Safeguards Against Monetary Inflation

January 21, 1941

Report Outline
New Proposals to Forestall Inflation
Excess Reserves and Danger of Inflation
Proposed Revision of Monetary Powers
Measures to Curb Excess Reserves

New Proposals to Forestall Inflation

The danger that the industrial boom now being promoted by the arms program may develop into a general and uncontrolled inflationary movement was brought forcibly to public attention at the beginning of 1941 by the submission to Congress of a special report on the subject by the Federal Reserve System. The report was submitted jointly by the Board of Governors of the Federal Reserve System, the presidents of the Federal Reserve Banks, and the Federal Advisory Council. It called for withdrawal of certain inflationary powers delegated to the President in the early days of the New Deal and recommended that new controls be instituted to reduce present risks of monetary inflation.

Federal Reserve Reforms and New Deal Theories

Since the report recommended discontinuance of the President's power further to devalue the dollar and abolition of other monetary powers which the administration supposedly considered valuable weapons to combat future depression tendencies, it was at once assumed the Federal Reserve proposals would encounter stiff opposition from the White House and the Treasury. While Secretary of the Treasury Morgenthau subsequently attributed a decline in prices of government bonds to the report, and Federal Loan Administrator Jones said he had seen no indications of inflation, President Roosevelt withheld comment. Certain passages in the President's budget message to Congress, moreover, seemed to indicate agreement with some of the Federal Reserve recommendations.

The proposals of the Federal Reserve report were not basically inconsistent with the general New Deal theory that the government in time of depression should encourage recovery by borrowing and spending and by following an easy-money policy, but that in time of prosperity it should reverse this procedure, work toward a balanced budget, and apply safeguards against inflation. Submission of a recommendation that the latter course now be taken signalized a belief by Federal Reserve authorities that the transition from depression to prosperity was well under way and might soon be expected to produce inflationary tendencies of dangerous proportions.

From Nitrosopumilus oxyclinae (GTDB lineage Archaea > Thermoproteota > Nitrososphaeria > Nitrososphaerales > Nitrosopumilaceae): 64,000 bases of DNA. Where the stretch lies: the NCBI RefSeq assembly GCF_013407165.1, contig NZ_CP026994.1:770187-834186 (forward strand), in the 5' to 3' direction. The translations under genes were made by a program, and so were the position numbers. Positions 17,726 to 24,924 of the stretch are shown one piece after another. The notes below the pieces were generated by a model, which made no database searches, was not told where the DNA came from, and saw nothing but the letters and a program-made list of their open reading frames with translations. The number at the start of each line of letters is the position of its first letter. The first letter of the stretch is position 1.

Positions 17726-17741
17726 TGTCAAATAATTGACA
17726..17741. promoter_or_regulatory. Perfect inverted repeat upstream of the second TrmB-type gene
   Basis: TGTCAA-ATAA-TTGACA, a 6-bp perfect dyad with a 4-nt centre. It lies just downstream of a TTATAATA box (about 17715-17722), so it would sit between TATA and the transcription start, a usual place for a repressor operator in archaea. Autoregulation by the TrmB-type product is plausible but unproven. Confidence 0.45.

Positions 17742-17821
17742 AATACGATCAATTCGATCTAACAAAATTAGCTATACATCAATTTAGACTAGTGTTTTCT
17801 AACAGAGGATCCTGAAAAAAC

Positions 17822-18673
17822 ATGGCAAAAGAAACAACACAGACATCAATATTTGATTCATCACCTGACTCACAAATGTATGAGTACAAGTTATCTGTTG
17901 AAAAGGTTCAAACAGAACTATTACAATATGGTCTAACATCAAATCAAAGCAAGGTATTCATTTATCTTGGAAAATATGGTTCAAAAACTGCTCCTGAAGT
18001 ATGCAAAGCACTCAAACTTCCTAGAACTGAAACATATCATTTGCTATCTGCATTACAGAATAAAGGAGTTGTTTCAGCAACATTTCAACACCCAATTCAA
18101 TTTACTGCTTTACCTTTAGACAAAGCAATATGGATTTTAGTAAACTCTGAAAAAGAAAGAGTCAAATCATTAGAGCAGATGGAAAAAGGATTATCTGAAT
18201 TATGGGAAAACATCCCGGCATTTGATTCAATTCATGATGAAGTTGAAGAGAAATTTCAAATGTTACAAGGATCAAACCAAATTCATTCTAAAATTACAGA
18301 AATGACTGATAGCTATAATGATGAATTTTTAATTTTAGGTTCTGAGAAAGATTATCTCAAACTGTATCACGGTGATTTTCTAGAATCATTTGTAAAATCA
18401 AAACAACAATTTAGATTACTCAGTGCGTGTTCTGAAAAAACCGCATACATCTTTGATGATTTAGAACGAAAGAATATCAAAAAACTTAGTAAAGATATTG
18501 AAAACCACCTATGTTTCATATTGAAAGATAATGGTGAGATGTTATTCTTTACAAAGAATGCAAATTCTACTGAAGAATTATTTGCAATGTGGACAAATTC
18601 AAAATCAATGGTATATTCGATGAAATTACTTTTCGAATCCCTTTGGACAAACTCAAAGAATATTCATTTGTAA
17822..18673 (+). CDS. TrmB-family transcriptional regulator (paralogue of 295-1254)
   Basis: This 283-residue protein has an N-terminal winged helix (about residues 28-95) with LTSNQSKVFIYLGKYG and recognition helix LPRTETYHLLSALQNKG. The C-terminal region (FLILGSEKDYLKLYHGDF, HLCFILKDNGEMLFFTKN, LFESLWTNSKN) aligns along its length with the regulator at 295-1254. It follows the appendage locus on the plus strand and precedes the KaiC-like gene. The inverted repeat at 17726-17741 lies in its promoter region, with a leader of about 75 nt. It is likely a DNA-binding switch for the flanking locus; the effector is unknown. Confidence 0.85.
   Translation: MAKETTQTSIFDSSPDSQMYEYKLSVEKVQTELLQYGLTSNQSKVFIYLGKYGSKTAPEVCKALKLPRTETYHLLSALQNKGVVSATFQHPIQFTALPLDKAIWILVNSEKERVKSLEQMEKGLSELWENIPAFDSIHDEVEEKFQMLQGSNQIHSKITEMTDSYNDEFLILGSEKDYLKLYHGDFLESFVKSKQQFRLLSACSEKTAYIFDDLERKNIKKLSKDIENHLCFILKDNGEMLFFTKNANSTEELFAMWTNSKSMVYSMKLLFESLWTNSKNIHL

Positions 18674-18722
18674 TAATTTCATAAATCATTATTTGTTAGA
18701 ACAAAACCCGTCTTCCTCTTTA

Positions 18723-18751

ISSUE TRACKER for Related Reports
U.S. Dollar and Inflation
Oct. 2008  The Troubled Dollar
Feb. 13, 1998  Deflation Fears
Mar. 13, 1987  Dollar Diplomacy
Oct. 14, 1983  Strong Dollar's Return
Jul. 11, 1980  Coping with Inflation
May 16, 1980  Measuring Inflation
Dec. 07, 1979  Federal Reserve's Inflation Fight
Jun. 09, 1978  Dollar Problems Abroad
Sep. 20, 1974  Inflation and Job Security
Feb. 26, 1969  Money Supply in Inflation
Feb. 14, 1968  Gold Policies and Production
Dec. 15, 1965  Anti-Inflation Policies in America and Britain
Mar. 15, 1965  World Monetary Reform
Dec. 02, 1964  Silver and the Coin Shortage
Oct. 17, 1962  Gold Stock and the Balance of Payments
Dec. 15, 1960  Gold and the Dollar
Oct. 10, 1956  Old-Age Annuities in Time of Inflation
Jan. 17, 1951  Credit Control in Inflation
Aug. 10, 1949  Dollar Shortage
Oct. 04, 1943  Stabilization of Exchanges
Jan. 21, 1941  Safeguards Against Monetary Inflation
Mar. 25, 1940  United States Gold in International Relations
Dec. 14, 1937  Four Years of the Silver Program
Oct. 04, 1934  Inflation in Europe and the United States
Jan. 30, 1934  Dollar Depreciation and Devaluation
Sep. 05, 1933  Stabilization of the Dollar
May 29, 1933  Invalidation of the Gold Clause
Mar. 15, 1933  Inflation of the Currency
Oct. 25, 1924  Bank Rate and Credit Control Federal Reserve Policies and the Defaltion Issue
BROWSE RELATED TOPICS:
Financial Institutions
Inflation